Since the onset of the current COVID-19 pandemic, the majority of educators have risen to the occasion by honing their skills on the implementation of novel teaching approaches and tools. In doing so, the same educators have shown that they have a positive aptitude towards their profession since they firmly believe that they have been entrusted with our children’s education.
Similarly, school administrators have had to adopt the numerous challenging guidelines rightly imposed by the health authorities to allow the reception of students by their premises. Parents too had to carry their own weight by ensuring they were fully appraised of the latest online communication channels introduced in order to enable the delivery of online lessons to their kids.
It seemed to be working just fine, with all the cogs in the well-oiled wheel carrying their own part of the extra burden that COVID-19 imposed. But there is a fly in the ointment in all this, which is leading to a skewed playing field for Maltese students.
For instance, independent schools, where the MUT does not have much clout in terms of membership, were free to open their doors a full seven to 10 days before the remaining schools. Educators within such schools can avail themselves of the full array of teaching models, including live streamed sessions with different cohorts of students as well as through recorded lessons. Swing the pendulum to the other extremity, specifically to state schools, where the MUT holds full sway, and you observe that a good number of students who have eschewed a physical presence at school (due to health issues or due to an alternating schedule) have been left to fend for themselves.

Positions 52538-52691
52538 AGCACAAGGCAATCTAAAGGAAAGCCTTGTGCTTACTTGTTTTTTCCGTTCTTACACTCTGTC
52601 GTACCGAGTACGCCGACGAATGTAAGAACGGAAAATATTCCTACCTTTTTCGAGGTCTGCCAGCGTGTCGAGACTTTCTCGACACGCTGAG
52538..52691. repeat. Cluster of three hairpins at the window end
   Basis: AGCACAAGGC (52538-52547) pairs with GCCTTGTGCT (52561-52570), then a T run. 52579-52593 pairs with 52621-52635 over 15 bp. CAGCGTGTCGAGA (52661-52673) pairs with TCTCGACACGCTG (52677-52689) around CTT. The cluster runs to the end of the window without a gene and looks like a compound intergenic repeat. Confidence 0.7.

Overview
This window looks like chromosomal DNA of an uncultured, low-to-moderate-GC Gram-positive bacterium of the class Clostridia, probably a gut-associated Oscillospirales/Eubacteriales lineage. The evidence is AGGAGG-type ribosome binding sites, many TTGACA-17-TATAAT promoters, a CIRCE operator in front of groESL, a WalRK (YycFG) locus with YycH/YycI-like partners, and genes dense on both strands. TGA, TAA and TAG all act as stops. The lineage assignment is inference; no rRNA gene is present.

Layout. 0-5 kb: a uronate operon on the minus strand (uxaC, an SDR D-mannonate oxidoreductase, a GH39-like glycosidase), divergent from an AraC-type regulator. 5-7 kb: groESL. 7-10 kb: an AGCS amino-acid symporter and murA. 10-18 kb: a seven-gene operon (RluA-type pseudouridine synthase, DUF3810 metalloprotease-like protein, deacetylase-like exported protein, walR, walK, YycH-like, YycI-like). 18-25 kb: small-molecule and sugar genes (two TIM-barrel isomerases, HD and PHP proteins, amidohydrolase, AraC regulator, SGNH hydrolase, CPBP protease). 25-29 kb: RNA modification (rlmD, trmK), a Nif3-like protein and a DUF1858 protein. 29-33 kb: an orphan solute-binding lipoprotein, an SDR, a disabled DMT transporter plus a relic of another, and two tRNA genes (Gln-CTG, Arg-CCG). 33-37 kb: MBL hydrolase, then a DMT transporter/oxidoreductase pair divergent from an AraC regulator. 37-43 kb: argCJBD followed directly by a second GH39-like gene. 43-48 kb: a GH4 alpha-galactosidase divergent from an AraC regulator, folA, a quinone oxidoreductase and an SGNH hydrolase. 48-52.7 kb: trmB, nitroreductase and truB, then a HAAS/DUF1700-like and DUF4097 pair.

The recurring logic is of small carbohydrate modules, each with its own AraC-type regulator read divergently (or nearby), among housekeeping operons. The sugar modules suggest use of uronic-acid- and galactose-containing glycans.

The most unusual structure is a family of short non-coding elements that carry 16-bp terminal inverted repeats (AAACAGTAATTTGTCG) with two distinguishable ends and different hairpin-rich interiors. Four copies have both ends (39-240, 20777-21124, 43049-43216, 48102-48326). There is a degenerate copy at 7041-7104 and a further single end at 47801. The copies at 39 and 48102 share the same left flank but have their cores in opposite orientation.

In the latter type of schools, educators, so as not to fall foul of the MUT’s directives, simply digitally send handouts to the same students, who are compelled to rely entirely on their parents for any form of explanation of the content of the same handouts. Is the MUT comfortable with such a predicament? Does it feel that it ensuring a good service to the affected students?
It is not up to the MUT to decide how Church schools make use of the limited space they have- Alan Deidun
Church schools are the third kettle of fish and fall somewhere between the two other stools. Such schools have been deemed as holding sufficient space to contemporarily host their entire student cohort.
As a result, they have come up with a number of innovative ways through which to maximise their space constraints, including placing students on an alternating presence/absence roster. For these to work, full flexibility by all actors is necessary since, as the maxim goes, desperate times call for desperate measures. Parents, school administrations and even the majority of educators understand this and they play ball. But a small minority of educators within these schools are adamant that they wish to stick to their orthodox teaching approaches since learning new techniques needs time and effort, resorting to the MUT with their grievances.